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Groups demand realignment of priorities in county jails

May 4, 2011

Responding to governors prisoner shift, organizations push for release, services

Imagine the joy of coming home.
Oakland – On the heels of Gov. Brown’s plan to shift thousands of prisoners from state prisons to county jails, organizations are calling for the proposed realignment to be seen as an opportunity for county and state priorities to focus resources on release and independent non-correctional controlled community-based treatment, reentry and mental health programs.

“If we don’t want this realignment to just be more rearranging deck chairs on a sinking ship, we need to use this as an opportunity to make some serious changes to our prison and jail system – changes that get people out, and that give them a fighting chance once they are out,” says Lisa Marie Alatorre, campaigns director for Critical Resistance – one of several dozen organizations working in a broad statewide coalition know as Californians United for a Responsible Budget, or CURB. Gov. Brown has said that shifting prisoners from state to county cells could not be implemented until there is money to do so.

CURB has been rallying support for its recently released Budget for Humanity, which calls for an end to prison and jail construction, drastic reductions to the prison population, and an end to cuts in education, health and housing by reducing the prison budget and generating revenue through more aggressive taxation of corporations and the wealthy. CURB statewide coordinator Emily Harris says that some of these much-needed changes could be implemented on the county level, in response to Brown’s plans.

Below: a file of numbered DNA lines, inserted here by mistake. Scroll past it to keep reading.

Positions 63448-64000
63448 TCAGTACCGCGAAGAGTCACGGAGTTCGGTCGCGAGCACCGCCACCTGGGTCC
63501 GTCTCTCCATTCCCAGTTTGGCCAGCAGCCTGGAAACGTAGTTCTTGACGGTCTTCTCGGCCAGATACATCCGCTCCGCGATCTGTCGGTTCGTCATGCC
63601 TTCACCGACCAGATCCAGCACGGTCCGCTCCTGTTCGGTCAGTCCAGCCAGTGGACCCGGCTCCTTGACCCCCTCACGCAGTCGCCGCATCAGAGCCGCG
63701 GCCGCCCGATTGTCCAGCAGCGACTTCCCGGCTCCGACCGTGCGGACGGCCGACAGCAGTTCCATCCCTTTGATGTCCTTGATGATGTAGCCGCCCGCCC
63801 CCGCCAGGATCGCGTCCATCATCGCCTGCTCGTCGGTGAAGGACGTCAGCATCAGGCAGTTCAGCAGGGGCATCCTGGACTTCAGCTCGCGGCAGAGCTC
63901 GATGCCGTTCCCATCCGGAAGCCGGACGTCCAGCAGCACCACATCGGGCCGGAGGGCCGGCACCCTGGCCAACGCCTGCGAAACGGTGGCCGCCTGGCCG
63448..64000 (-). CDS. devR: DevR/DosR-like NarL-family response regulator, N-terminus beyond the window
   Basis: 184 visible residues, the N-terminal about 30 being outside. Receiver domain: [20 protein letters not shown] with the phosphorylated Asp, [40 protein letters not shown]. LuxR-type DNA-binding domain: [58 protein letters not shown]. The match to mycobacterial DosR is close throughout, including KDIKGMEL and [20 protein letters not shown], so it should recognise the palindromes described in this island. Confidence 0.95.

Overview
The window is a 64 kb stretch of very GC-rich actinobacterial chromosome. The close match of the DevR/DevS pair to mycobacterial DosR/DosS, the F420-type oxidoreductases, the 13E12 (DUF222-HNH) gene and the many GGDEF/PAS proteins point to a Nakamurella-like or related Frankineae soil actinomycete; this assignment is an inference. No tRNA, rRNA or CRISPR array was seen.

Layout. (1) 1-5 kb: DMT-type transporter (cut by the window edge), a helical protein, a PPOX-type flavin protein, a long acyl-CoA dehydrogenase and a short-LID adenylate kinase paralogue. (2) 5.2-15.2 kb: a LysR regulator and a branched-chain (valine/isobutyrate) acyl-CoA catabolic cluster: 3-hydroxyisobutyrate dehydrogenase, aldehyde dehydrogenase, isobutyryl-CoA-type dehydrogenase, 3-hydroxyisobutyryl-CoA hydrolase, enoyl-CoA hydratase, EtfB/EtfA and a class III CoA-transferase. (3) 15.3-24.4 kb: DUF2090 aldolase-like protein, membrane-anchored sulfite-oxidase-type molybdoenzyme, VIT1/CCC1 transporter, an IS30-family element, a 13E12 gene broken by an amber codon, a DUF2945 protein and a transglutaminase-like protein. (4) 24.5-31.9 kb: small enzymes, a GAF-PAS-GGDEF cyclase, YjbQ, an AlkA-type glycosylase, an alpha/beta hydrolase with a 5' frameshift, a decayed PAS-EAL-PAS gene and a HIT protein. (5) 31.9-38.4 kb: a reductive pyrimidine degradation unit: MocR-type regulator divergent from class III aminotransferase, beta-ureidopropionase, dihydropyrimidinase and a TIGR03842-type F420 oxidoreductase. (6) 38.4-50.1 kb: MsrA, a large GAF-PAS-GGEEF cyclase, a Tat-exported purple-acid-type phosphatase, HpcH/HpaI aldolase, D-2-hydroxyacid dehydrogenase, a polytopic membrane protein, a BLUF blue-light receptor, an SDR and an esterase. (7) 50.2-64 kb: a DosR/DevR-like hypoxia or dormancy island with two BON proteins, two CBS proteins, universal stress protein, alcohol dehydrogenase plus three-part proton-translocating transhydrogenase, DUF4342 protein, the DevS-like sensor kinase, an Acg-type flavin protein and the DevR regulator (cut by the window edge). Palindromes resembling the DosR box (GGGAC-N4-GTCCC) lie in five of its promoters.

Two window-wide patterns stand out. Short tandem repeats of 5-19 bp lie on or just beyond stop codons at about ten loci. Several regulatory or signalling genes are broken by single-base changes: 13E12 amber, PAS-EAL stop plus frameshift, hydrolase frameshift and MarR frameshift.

“Instead of just overcrowding our jails along with the state prisons, what if the funds that would go to shifting people from state lock-up to county lock-up instead went to shifting people from state prisons to local independent reentry programs – services that are truly committed to keeping people safe, healthy and in their communities?”

Harris continues, “Realignment should not mean that the California Legislature and Gov. Brown continue to push forward AB 900. We do not need $7.7 billion going towards building more jail cells.”

One organization that is active in the CURB coalition, A New Way of Life in Los Angeles, has been working for more than the past decade to provide reentry support for people getting out of prison and jail. Says assistant director Flozelle Woodmore, “Let’s hope California’s counties take advantage of this opportunity to invest in independent services that will support prisoners re-entering their communities and reunifying with their families.”

CURB member organizations are using the Budget for Humanity to gather support from organizations, communities and individuals all over California, while at the same time using it to push local, county and state government for an alternative to the cut-laden, prison-heavy budget being pushed forward by Brown.

To view the Budget for Humanity, visit http://curbprisonspending.org/wp-content/uploads/2010/11/Budget-for-Humanity.pdf.

Isaac Ontiveros is communications director for Critical Resistance, 1904 Franklin St., Suite 504, Oakland CA 94612, (510) 444-0484. He can be reached at isaac@criticalresistance.org.


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